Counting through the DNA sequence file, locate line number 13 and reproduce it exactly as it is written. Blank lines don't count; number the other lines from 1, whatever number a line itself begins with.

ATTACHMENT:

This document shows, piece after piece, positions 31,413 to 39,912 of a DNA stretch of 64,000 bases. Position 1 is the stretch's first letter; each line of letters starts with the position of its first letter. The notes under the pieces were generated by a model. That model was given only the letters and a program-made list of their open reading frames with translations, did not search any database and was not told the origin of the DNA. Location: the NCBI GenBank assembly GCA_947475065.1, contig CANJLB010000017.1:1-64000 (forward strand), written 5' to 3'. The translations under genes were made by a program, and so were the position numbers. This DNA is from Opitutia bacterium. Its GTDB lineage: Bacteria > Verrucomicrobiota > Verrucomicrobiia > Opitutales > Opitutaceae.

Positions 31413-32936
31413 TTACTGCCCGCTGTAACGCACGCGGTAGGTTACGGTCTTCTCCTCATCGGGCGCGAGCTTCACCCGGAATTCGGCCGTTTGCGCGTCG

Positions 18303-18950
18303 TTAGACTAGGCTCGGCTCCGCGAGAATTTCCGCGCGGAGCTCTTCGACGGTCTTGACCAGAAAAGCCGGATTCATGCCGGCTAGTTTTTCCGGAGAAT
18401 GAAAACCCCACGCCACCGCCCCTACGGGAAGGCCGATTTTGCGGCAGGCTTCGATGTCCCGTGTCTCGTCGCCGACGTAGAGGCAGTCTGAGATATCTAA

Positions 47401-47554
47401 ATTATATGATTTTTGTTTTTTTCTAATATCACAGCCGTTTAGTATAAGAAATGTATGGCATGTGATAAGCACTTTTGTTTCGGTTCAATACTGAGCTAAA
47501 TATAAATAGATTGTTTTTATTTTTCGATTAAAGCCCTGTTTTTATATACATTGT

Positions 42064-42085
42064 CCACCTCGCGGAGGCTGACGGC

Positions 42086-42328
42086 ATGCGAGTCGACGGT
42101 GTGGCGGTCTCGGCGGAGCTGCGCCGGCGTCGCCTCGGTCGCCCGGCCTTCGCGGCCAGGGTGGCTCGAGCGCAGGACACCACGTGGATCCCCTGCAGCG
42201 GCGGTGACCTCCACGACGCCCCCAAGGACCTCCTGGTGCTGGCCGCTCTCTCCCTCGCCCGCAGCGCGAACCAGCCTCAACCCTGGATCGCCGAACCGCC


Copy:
42086 ATGCGAGTCGACGGT